Monday, March 29, 2004

VINES FAR FROM FINE: Judging by the Chicago Tribune review, it looks like the Vines could be half-way to screwing up another crack at America:

Watching a band disintegrate is not a pretty sight. But self-destruct is exactly what The Vines did Friday at the sold-out Vic in front of a dissatisfied audience, many of whom booed and stormed the exits before the group's brief 45-minute set came to a merciful end.
The Australian quartet made headlines two years ago for its bratty behavior and post-grunge sound. But the band's meltdown, which came only three days after the release of its lackluster sophomore album, gives credence to the notion that The Vines were just lucky to be in the right place at the right time, having gotten caught in the 2002 garage-rock maelstrom triggered by The Hives and The Strokes.
From the moment he set foot onstage, vocalist Craig Nicholls sounded and acted out of sorts. Though later in the show, he played martyr by claiming he was sick and yet still chose to perform, his prima donna antics and cavalier attitude were more indicative of desperation and drunkenness.
Nicholls' voice was in tatters, and his sloppy guitar playing came off like an obnoxious prank. He slurred words, intentionally sang out of tune, bleated like a sheep, laughed at himself and made up nonsensical lines. During a few songs, he failed to sing any actual lyrics.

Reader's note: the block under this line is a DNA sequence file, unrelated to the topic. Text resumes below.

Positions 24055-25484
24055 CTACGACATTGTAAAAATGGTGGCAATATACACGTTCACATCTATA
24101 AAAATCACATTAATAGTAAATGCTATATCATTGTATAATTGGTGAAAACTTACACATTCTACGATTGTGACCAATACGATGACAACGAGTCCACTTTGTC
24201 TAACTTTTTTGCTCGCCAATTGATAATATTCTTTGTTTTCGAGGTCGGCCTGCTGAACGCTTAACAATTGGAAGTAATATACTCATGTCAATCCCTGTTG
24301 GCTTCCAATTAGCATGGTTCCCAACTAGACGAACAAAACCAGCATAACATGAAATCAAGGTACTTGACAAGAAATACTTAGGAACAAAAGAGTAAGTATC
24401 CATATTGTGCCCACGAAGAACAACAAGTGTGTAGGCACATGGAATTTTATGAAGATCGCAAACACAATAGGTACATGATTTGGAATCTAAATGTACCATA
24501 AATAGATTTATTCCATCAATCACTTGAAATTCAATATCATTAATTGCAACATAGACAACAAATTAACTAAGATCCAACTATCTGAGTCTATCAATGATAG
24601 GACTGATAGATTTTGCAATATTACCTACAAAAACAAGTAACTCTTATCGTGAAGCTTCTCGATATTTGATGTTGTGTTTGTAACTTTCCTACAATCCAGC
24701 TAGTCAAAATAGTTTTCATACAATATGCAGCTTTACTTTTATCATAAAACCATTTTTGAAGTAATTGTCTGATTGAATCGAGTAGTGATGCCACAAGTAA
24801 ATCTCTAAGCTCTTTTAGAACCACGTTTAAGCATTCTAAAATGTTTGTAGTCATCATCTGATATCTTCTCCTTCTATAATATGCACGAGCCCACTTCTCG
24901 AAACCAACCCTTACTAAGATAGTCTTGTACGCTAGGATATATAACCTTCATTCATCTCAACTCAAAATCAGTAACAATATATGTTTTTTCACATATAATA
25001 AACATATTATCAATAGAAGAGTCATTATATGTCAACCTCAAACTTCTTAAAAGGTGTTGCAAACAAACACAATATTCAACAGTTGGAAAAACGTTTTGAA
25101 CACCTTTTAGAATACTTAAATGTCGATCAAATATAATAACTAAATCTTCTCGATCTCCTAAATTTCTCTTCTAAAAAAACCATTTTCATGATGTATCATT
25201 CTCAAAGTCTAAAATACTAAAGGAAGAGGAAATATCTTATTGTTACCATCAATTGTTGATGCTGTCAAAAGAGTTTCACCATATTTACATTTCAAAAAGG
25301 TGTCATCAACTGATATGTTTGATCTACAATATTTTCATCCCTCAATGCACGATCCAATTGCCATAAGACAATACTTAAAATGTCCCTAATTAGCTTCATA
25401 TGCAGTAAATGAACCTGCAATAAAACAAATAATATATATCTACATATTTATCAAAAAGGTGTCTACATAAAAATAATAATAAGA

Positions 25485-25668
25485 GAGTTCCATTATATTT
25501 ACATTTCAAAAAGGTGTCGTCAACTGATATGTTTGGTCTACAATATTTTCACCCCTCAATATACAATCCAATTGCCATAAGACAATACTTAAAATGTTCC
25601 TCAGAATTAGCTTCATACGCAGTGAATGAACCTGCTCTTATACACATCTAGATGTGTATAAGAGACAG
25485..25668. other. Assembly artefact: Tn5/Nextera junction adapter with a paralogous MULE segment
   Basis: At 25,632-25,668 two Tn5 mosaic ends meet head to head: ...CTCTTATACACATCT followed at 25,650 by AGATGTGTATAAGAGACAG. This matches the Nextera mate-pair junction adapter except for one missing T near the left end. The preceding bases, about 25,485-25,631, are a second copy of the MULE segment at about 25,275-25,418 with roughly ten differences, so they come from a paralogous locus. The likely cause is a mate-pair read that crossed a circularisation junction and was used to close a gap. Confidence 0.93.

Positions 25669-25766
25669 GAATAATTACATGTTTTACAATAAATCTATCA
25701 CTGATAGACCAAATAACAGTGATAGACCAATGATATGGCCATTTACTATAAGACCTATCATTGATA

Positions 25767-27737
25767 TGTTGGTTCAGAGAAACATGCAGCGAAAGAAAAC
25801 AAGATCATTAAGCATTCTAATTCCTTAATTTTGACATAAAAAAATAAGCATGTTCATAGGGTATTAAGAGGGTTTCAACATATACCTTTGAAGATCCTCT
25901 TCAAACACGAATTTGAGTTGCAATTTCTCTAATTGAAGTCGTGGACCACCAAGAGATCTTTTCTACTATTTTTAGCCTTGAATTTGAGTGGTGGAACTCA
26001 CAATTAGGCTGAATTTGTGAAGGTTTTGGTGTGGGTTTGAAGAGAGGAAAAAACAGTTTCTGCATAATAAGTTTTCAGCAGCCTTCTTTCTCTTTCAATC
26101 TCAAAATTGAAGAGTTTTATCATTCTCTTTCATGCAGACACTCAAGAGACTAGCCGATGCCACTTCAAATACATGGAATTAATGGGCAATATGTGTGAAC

All the while, his bandmates looked on in disgust. Trying to stave off further embarrassment, the rhythm section tried to keep a steady beat and some sense of composure. But with Nicholls berating the fans (he called them "disgruntled cows" and "[expletive] morons"), stumbling around, indiscriminately sticking out his tongue and head-butting the microphone, The Vines should have just apologized and aborted.
After Nicholls disappeared for a while, the group managed to return for four semi-coherent songs. But the most memorable impression wasn't musical; it was the sight of what looked like the parent of a teen concertgoer flipping off The Vines from the front row of the balcony.

This doesn't look good - and, frankly, we wouldn't take this from Puddle of Mudd so it's not clear why The Vines should be able to get away with it. Unless they pull together pretty quick, they're going to end up going nowhere - it's unlikely they'd get offered a third chance to burn through record company money in the US, and we calculate they'll have already alienated 18 per cent of their potential market beyond recapture. The worst thing, of course, is all this makes joint co-headliners Jet seem professional, and that's got to be wrong.

[Big thanks to Matt M for the heads-up]

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